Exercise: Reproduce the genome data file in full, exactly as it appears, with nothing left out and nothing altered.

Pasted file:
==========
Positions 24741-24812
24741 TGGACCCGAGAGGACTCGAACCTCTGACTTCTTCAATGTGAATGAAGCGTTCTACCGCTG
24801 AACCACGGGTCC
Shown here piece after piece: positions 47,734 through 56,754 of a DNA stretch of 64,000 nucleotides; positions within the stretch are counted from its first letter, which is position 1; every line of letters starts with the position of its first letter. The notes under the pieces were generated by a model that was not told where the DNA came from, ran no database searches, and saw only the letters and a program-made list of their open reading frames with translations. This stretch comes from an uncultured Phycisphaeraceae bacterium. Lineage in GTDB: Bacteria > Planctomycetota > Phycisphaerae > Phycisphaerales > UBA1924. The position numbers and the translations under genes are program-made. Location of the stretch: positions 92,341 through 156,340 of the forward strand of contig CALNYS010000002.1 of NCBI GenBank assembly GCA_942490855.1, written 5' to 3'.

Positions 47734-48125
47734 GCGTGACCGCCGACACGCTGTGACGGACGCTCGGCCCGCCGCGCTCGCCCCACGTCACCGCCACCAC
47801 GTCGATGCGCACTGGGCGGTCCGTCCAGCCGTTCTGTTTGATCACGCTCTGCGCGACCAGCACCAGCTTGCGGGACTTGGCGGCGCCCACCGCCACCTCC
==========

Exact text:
Positions 24741-24812
24741 TGGACCCGAGAGGACTCGAACCTCTGACTTCTTCAATGTGAATGAAGCGTTCTACCGCTG
24801 AACCACGGGTCC
Shown here piece after piece: positions 47,734 through 56,754 of a DNA stretch of 64,000 nucleotides; positions within the stretch are counted from its first letter, which is position 1; every line of letters starts with the position of its first letter. The notes under the pieces were generated by a model that was not told where the DNA came from, ran no database searches, and saw only the letters and a program-made list of their open reading frames with translations. This stretch comes from an uncultured Phycisphaeraceae bacterium. Lineage in GTDB: Bacteria > Planctomycetota > Phycisphaerae > Phycisphaerales > UBA1924. The position numbers and the translations under genes are program-made. Location of the stretch: positions 92,341 through 156,340 of the forward strand of contig CALNYS010000002.1 of NCBI GenBank assembly GCA_942490855.1, written 5' to 3'.

Positions 47734-48125
47734 GCGTGACCGCCGACACGCTGTGACGGACGCTCGGCCCGCCGCGCTCGCCCCACGTCACCGCCACCAC
47801 GTCGATGCGCACTGGGCGGTCCGTCCAGCCGTTCTGTTTGATCACGCTCTGCGCGACCAGCACCAGCTTGCGGGACTTGGCGGCGCCCACCGCCACCTCC